Klarna says 85% of staff use generative AI

Klarna, the Swedish financial technology company, revealed on Tuesday that almost 9 out of 10 employees among its 5,000-strong workforce now utilise generative artificial intelligence tools as part of their daily tasks.

The company, known for its service enabling individuals to split purchases into interest-free monthly instalments, disclosed that over 87% of its staff are employing generative AI tools, including OpenAI’s ChatGPT and Klarna’s proprietary internal AI assistant.

The primary users of generative AI within Klarna are found in non-technical departments, particularly in communications (92.6%), marketing (87.9%), and legal (86.4%), according to the company’s statement.

Klarna’s adoption rate of generative AI surpasses the broader corporate landscape significantly. While Deloitte’s survey indicates that 61% of computer users utilise generative AI tools in their daily work, Klarna’s utilisation rates are notably higher.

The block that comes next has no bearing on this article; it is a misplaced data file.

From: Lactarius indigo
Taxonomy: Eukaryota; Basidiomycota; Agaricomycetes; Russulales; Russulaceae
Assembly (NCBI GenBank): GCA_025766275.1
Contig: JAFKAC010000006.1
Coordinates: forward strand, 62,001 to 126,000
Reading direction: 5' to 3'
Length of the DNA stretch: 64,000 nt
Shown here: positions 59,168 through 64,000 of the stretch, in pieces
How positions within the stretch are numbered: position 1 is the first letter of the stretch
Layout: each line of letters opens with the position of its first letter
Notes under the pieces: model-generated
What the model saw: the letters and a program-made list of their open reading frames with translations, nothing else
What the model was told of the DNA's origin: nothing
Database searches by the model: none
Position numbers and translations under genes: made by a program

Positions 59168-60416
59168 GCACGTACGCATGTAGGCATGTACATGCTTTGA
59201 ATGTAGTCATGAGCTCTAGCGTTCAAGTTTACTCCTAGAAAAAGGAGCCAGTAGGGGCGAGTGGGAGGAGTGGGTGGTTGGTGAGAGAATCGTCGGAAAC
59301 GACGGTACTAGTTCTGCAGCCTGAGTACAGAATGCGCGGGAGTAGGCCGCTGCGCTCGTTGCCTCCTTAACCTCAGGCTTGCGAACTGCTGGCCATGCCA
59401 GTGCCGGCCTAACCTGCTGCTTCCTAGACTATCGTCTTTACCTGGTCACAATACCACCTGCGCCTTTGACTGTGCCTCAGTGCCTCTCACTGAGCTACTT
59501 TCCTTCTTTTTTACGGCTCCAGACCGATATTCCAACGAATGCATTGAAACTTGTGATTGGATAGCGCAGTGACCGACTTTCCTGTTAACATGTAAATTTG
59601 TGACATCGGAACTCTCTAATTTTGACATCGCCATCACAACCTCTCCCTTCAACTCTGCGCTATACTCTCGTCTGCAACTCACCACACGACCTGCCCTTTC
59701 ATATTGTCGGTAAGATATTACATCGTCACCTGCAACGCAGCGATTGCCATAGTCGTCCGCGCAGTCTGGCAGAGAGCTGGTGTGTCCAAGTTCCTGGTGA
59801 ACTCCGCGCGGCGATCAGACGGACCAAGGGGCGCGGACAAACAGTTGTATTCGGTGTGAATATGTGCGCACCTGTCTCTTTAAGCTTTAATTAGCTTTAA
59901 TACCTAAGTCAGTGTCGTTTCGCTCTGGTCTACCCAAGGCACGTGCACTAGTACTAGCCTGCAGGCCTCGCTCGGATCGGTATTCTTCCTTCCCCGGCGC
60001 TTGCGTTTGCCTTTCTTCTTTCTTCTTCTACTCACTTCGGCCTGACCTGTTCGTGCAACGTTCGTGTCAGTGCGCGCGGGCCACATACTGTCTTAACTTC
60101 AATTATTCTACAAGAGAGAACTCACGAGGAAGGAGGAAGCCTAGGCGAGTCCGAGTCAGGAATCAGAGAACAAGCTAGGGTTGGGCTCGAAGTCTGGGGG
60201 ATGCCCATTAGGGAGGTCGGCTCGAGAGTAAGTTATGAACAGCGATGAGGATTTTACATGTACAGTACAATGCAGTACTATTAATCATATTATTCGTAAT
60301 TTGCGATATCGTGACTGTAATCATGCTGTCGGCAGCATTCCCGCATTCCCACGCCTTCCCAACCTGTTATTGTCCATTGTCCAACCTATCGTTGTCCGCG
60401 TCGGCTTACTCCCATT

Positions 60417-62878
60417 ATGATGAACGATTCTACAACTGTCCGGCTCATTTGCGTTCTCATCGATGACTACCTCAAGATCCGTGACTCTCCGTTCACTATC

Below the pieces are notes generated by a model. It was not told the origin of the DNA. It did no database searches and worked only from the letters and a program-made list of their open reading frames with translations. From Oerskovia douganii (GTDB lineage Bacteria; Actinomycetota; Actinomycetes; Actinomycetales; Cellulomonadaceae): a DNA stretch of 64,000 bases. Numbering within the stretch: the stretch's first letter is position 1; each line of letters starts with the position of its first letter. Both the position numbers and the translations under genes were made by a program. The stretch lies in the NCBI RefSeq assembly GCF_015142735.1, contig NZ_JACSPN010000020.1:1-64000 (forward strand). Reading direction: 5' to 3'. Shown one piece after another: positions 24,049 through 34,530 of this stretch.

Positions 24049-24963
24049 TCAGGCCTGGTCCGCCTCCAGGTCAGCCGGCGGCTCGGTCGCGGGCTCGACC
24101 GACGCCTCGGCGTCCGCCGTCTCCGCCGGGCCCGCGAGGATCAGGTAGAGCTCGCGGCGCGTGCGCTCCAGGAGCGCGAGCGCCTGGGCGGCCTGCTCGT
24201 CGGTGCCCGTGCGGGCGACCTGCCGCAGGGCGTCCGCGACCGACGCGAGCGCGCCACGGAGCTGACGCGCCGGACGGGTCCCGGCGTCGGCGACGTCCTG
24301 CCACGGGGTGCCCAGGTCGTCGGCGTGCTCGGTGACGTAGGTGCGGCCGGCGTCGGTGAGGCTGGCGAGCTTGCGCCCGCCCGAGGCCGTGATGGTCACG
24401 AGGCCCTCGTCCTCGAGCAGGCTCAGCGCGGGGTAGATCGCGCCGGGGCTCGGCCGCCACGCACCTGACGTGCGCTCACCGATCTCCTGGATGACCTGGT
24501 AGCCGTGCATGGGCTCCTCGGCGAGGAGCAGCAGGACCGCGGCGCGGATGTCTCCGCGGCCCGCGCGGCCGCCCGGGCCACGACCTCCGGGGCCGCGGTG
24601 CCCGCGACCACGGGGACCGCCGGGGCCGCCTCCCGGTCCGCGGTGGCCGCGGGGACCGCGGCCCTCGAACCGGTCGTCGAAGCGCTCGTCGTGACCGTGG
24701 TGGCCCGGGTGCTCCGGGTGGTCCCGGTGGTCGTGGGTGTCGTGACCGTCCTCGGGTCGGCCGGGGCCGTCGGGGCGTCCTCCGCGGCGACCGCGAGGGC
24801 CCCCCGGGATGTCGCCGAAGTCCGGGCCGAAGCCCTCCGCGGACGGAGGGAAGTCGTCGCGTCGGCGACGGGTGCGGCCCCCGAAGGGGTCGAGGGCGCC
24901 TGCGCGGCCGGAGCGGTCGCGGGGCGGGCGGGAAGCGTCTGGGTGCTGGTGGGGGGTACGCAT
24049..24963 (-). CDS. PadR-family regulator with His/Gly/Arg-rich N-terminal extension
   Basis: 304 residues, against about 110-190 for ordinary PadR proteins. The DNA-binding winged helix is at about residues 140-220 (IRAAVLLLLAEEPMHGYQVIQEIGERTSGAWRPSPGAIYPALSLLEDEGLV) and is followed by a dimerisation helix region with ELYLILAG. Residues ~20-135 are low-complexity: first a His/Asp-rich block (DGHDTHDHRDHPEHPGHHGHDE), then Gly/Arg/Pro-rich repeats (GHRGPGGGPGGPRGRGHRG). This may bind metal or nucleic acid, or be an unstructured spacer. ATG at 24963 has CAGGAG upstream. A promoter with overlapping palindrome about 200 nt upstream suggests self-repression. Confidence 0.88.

Klarna’s internal AI assistant, Kiki, is now utilised by 85% of all employees, responding to an average of 2,000 queries per day.

One of the key applications of generative AI within Klarna is observed in its communications teams, which use OpenAI’s ChatGPT to assess the sentiment of press articles about the company.

Additionally, Klarna’s legal department leverages ChatGPT Enterprise to draft initial versions of common contract types, significantly reducing the time required for contract drafting.

Selma Bogren, senior managing legal counsel at Klarna, emphasised the efficiency gains, stating that drafting a contract now takes approximately ten minutes instead of an hour.

Klarna has been emphasising the impact of AI on its financial performance, particularly following the economic challenges it faced in 2022, including layoffs and a decrease in valuation.

The company attributes its first quarterly profit in four years, reported in the September quarter, to reduced credit losses and investments in AI technology.

In February, Klarna announced that its AI chatbot replaced the equivalent of 700 full-time customer service jobs, resulting in $40 million in savings.

This news led to a nearly 20% decline in shares of French outsourcing company Teleperformance, as investors expressed concerns about AI potentially disrupting the call centre industry in the future.

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